Warrior Women Walked the Ancient World in Artist Toyin Ojih Odutola’s Imaginary Past | At the Smithsonian
Many art exhibits are immersive, but a walk through At Toyin Ojih Odutola “A Compensatory Theory” at the Hirshhorn Museum and Sculpture Garden in Washington DC, it’s like stepping into another world. The exhibition’s 40 striking charcoal and pastel chalkboard drawings tell the story of a previously unknown ancient advanced tribe that thrives in Nigeria’s Plateau State.
Here, all established notions of civilizations, colonization and gender roles are upended. A strong race of women called Eshu reign over the kobahumanoid men made to work in mines or grow food.
The two groups operate separately on the lush set until Aldo, a laborer, speaks out about the injustice to Akanke, a leader, who stops to listen. Eventually, they grow closer, swap languages and more, leading to a date that threatens to upend the entire social order. The tragedy is followed by glimpses of a new future for strange and magical people. “Unbeknownst to All”, Odutola writing from the story’s conclusion, “Akanke is pregnant with the product of the couples ‘swapping’ and years later she will give birth to twins who merge their races – the convergence of their respective ideas as well as their forms .”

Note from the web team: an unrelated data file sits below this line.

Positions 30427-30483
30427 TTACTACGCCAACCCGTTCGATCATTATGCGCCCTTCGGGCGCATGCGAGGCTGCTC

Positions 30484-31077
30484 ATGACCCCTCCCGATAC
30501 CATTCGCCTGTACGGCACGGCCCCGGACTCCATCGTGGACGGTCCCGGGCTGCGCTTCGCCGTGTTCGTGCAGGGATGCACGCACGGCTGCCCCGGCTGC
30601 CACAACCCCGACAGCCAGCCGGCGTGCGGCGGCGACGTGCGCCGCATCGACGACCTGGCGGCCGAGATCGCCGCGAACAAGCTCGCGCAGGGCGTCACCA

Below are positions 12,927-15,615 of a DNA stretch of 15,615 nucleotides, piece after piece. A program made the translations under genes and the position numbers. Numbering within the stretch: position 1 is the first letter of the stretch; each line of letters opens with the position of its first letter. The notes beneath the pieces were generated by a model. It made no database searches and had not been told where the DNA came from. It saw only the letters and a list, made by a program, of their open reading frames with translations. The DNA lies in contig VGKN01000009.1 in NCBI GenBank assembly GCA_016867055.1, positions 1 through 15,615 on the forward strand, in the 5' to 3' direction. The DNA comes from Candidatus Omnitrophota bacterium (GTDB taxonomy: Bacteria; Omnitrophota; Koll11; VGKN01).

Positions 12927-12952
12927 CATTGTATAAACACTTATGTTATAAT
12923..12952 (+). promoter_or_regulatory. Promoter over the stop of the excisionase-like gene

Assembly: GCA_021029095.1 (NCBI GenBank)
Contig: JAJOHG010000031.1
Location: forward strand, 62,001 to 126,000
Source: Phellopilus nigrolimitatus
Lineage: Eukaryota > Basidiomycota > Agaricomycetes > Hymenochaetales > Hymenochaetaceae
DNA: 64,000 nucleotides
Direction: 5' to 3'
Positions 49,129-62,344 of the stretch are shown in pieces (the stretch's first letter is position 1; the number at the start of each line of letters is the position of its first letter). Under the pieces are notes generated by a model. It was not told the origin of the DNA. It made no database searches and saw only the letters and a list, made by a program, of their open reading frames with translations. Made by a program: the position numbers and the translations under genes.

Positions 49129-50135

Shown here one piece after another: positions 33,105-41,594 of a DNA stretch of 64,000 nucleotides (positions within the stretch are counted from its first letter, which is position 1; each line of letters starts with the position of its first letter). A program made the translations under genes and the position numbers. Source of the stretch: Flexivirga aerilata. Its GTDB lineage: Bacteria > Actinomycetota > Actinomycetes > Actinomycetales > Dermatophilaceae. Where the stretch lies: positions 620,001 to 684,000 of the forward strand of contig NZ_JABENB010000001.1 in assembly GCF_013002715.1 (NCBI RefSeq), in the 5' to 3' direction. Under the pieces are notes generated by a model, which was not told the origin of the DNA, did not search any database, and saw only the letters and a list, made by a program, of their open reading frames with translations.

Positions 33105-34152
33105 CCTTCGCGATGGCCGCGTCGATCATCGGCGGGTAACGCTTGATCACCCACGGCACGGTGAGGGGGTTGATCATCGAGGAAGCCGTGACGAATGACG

As the story resolves, the viewer walks through the inner ring of the museum’s second-floor exhibit space and back to the start of the 360-degree experience. Throughout, the enveloping narrative is enhanced by spot lighting in an otherwise dark space.
As in the film, the viewer is drawn into the narrative by following the curve of the wall and the promise of a similar twist is just around the next bend. The entire immersive experience is accompanied by an equally haunting soundscape by a Ghanaian-British conceptual sound artist Pierre Adjaye. The ethereal sounds of West African drums, wooden reeds and synthesizer beds echo the wonder and tension of the story.
If films captivate viewers by rolling out a successive number of captivating images, intensified by lighting and sound, so does Odutola’s ‘A Countervailing Theory’, with the circularity of the gallery mimicking the reel of movie. The drawings, in their varying sized frames and irregular placements, create yet another kind of rhythm; one reminiscent of the creative visual storytelling that often explodes in graphic novels.